The coronavirus infection rate - known as R - has fallen to below 1 in Harju County and is decreasing across the country. There are clear downward trends in Harju, Lääne-Viru and Saare counties.
"In other counties, the curve is also less than one, but it does not differ much from it. The trend is good, but there is no certainty about it yet," said Krista Fischer, professor of mathematical statistics at the University of Tartu and member of the government's scientific advisor council.
The picture will become clearer over the weekend when the results of Friday's tests are included in the analysis, she said. "In general, the number of people infected has fallen in recent days in all counties," the professor added.
While Fischer welcomed the downward trend, she warned against restrictions being eased prematurely.
"Experience from other countries shows that in some places it [the infection rate[ has fallen below its peak, but then the infection rate has risen again. If we can maintain this downward trend for several weeks in a row, we hope to reach 500 new cases a day," she said.
During the last day, 1,151 new cases of coronavirus have been reported.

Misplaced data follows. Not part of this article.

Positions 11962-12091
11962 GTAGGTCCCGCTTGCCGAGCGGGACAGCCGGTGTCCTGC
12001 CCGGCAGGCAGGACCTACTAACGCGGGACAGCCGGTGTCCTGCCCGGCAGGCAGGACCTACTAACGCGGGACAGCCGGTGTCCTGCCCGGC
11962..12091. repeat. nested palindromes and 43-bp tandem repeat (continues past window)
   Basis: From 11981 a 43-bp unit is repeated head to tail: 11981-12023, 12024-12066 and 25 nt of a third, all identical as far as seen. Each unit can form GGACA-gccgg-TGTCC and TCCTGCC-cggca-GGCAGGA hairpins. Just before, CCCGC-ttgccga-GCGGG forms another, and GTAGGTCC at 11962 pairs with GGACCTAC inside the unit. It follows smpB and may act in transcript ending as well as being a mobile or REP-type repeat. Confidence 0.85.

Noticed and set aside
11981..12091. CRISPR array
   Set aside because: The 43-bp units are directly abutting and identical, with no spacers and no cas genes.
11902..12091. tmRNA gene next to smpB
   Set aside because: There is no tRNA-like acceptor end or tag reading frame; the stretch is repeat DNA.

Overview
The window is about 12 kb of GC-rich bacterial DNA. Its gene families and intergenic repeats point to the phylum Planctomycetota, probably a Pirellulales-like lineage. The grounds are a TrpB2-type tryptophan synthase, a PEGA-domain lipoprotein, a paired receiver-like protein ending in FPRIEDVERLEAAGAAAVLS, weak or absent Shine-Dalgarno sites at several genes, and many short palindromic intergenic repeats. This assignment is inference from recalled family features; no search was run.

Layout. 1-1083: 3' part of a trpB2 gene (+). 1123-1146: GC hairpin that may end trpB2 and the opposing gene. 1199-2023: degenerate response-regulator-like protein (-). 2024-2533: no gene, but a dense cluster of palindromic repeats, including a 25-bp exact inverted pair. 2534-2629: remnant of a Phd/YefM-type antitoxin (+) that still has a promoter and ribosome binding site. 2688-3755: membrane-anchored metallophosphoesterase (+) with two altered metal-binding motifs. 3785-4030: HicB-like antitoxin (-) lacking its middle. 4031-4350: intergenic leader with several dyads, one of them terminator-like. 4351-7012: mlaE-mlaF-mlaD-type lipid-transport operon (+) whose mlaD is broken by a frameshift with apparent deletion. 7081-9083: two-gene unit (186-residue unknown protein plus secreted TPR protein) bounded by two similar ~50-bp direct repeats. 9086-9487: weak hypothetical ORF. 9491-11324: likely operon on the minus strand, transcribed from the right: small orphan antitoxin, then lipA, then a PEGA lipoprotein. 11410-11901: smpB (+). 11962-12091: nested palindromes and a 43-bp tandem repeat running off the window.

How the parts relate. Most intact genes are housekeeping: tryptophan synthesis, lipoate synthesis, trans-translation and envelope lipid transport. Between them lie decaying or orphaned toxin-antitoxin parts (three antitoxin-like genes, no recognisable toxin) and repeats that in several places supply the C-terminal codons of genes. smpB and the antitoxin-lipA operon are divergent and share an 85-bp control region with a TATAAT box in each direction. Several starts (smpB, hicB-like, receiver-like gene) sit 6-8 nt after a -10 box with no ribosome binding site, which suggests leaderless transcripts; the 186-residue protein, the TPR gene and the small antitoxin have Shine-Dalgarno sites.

What is R?
The reproduction number (R) is the average number of secondary infections produced by a single infected person.
An R value of 1 means that on average every person who is infected will infect 1 other person, meaning the total number of infections is stable.
If R is 2, on average, each infected person infects 2 more people. If R is 0.5 then on average for each 2 infected people, there will be only 1 new infection.
If R is greater than 1 the epidemic is growing, if R is less than 1 the epidemic is shrinking. The higher R is above 1, the more people 1 infected person infects and so the faster the epidemic grows.
R can change over time. For example, it falls when there is a reduction in the number of contacts between people, which reduces transmission. R increases when the numbers of contacts between people rise, leading to a rise in viral transmission.
Source: UK government website
Editor: Helen Wright